Little did I know but Casey Stengel thought I might have some untapped “scouting blood” in my genes. I used to swap stats derived from my old APBA board game with Casey. He was impressed with my affection for “contact” or slap hitters who could use the whole field. I didn’t have the youthful swoon for home run hitters who often struck out and left many runners stranded. This was also one of Casey’s pet peeves. He fumed at young players, including one teen phenom from the Bronx (Mets fans will know who the player was) who had a sweet left-handed swing but missed the ball more often than he connected. Casey and I would discuss the merits of “table setter” hitters like Ferris Fain, Billy Goodman, and Richie Ashburn.
“Why can’t we get hitters like that, young fella”, Casey would ask. It was a rhetorical question but I chose to believe Casey was asking me. The Mets eventually acquired Ashburn in the twilight of his career. Casey Stengel rarely scolded these wannabee sluggers in public. He always felt it would hurt their psyche. Casey often would use Mickey Mantle as an example of a young player who worked through his early struggles to become a legendary slugger who could get that dependable single or double.
“Mantle was clutch”, Casey would recall with an affectionate smile.
There came a point in Mets’ history when their farm system began to produce quality pitchers. It would be a blatant lie to say those of us on the regular watch were instantly aware. We were so used to being let down by “can’t fail” rookies that cynicism pervaded our vision as we watched a bunch of young pitchers in the spring.
There was an apple-cheeked young right hander named Seaver who was always impressive. He threw hard with impressive control. Casey Stengel was pleased with the young right-hander who would soon evolve into one of the games’ best pitchers. Unfortunately, time and health caught up with Casey who would not be on the scene as Tom Seaver ultimately headed up a rotation that included Jerry Koosman, Garry Gentry, Nolan “Wild Thing” Ryan and an eccentric closer, Tug “Ya Gotta Believe” MacGraw. The “Let’s Go Mets” chant soon had legitimacy coined by Seaver and company. The success of the “new” Mets never clouded my appreciation of the those early, error prone days at the ancient Polo Grounds and then, at newly minted Shea Stadium. Gil Hodges, the former Brooklyn Dodgers hero, would occupy Casey Stengel’s old perch as the Mets gave us that improbable 1969 season wrapped in a World Series championship for the ages.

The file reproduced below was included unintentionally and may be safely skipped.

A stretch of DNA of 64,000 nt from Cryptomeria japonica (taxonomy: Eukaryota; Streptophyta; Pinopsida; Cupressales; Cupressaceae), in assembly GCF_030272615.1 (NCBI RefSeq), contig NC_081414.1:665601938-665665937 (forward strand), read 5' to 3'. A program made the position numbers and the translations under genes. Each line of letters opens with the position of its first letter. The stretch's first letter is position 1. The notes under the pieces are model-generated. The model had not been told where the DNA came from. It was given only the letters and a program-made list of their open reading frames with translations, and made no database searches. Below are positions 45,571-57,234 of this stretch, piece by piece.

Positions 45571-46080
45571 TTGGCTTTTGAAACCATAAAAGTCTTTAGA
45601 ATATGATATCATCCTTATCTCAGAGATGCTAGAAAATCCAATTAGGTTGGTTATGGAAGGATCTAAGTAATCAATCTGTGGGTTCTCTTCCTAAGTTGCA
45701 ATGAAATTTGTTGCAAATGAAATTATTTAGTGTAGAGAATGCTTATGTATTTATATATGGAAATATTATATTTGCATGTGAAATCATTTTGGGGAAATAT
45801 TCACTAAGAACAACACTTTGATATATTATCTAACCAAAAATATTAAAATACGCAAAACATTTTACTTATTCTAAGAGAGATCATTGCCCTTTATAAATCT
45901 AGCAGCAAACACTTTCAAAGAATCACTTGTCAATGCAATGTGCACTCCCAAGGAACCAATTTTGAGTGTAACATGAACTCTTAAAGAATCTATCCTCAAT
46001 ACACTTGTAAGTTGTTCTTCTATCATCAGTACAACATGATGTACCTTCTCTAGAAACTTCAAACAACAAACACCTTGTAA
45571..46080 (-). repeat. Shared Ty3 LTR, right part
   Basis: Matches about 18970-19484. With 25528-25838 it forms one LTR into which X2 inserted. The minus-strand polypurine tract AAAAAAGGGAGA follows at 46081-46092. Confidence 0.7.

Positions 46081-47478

Tom Seaver evolved into Tom Terrific, the breakfast of Champions idol. Even in that champagne soaked ’69 autumn I’d never forget those earlier days with Casey Stengel. I would always remember the long afternoons and twilights when a kid reporter sat alone with one of baseball’s genuine treasures.
Sometimes, I got to sit in the dugout with Casey as he watched his “Amazins” go through their pre game drills. They were gawd awful. Fumbled grounders, botched pick off attempts, clueless relay throws. Casey would mumble, grumble, suck on some sunflower seeds (the salty ones) and frequently hum old tunes like “Genevieve,” “Apple Blossom Time,” “There’s A Goldmine In The Sky,” and more. He was somewhere else, anywhere else. He often would stop humming, wink at me and resume humming. Sometimes I hummed along with him which gave the Ole’ Perfesser much pleasure.
Ah, Charles Dillon Stengel and a fond farewell to Tom Terrific. You were both terrific and will live forever in my memories.